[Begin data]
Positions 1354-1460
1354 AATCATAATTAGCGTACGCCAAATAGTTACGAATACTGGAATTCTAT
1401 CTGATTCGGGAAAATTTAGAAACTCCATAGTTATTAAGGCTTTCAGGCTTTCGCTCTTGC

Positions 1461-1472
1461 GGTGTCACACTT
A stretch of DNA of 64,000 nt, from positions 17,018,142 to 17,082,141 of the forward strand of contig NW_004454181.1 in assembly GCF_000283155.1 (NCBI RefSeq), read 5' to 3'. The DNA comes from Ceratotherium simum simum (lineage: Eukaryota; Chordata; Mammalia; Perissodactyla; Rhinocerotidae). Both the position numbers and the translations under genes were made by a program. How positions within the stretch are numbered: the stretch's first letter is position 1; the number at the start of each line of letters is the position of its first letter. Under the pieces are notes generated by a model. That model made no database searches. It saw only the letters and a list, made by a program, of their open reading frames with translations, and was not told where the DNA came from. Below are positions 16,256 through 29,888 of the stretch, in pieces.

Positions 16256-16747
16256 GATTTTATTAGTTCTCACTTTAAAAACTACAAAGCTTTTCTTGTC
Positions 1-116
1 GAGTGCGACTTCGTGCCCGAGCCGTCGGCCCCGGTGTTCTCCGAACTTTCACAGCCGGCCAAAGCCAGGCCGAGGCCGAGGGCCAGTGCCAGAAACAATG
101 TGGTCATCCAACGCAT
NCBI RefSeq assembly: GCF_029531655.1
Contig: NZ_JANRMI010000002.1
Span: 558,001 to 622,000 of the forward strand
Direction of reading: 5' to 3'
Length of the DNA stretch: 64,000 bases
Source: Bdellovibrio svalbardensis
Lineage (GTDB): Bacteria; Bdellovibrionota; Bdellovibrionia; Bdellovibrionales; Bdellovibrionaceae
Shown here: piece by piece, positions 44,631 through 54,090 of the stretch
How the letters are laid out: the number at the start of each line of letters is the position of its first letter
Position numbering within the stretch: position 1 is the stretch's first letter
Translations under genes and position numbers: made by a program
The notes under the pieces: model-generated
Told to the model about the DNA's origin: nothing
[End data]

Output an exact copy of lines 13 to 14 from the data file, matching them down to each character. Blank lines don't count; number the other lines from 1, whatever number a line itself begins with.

Contig: NZ_JANRMI010000002.1
Span: 558,001 to 622,000 of the forward strand